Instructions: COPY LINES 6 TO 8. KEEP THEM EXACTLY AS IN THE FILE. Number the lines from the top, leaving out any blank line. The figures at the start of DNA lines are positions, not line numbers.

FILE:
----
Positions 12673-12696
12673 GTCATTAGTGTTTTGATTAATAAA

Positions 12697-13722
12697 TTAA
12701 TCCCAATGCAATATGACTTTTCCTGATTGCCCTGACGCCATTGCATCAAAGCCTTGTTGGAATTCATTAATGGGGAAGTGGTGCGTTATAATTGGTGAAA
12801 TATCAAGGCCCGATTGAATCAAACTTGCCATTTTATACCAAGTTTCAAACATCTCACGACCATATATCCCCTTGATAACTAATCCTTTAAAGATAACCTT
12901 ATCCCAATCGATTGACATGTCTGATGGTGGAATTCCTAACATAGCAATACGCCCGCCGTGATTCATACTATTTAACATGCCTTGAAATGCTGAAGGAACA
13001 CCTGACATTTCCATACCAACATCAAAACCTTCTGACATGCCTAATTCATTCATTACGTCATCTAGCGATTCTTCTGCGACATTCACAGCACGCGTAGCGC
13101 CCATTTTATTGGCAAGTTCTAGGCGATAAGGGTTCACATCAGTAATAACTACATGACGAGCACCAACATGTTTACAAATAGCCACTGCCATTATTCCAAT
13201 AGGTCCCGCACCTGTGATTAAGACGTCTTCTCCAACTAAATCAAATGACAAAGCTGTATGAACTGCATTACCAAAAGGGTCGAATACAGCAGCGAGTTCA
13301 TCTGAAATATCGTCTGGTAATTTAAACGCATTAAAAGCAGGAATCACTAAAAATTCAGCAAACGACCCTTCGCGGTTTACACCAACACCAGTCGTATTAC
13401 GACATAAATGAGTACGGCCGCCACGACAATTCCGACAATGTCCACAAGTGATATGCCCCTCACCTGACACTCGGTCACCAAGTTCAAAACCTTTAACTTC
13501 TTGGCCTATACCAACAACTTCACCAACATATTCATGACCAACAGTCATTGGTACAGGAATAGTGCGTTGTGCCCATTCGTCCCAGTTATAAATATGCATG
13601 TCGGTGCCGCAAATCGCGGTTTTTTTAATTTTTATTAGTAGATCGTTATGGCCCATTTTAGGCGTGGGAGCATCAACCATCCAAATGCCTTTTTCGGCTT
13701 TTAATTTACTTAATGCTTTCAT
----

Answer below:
12801 TATCAAGGCCCGATTGAATCAAACTTGCCATTTTATACCAAGTTTCAAACATCTCACGACCATATATCCCCTTGATAACTAATCCTTTAAAGATAACCTT
12901 ATCCCAATCGATTGACATGTCTGATGGTGGAATTCCTAACATAGCAATACGCCCGCCGTGATTCATACTATTTAACATGCCTTGAAATGCTGAAGGAACA
13001 CCTGACATTTCCATACCAACATCAAAACCTTCTGACATGCCTAATTCATTCATTACGTCATCTAGCGATTCTTCTGCGACATTCACAGCACGCGTAGCGC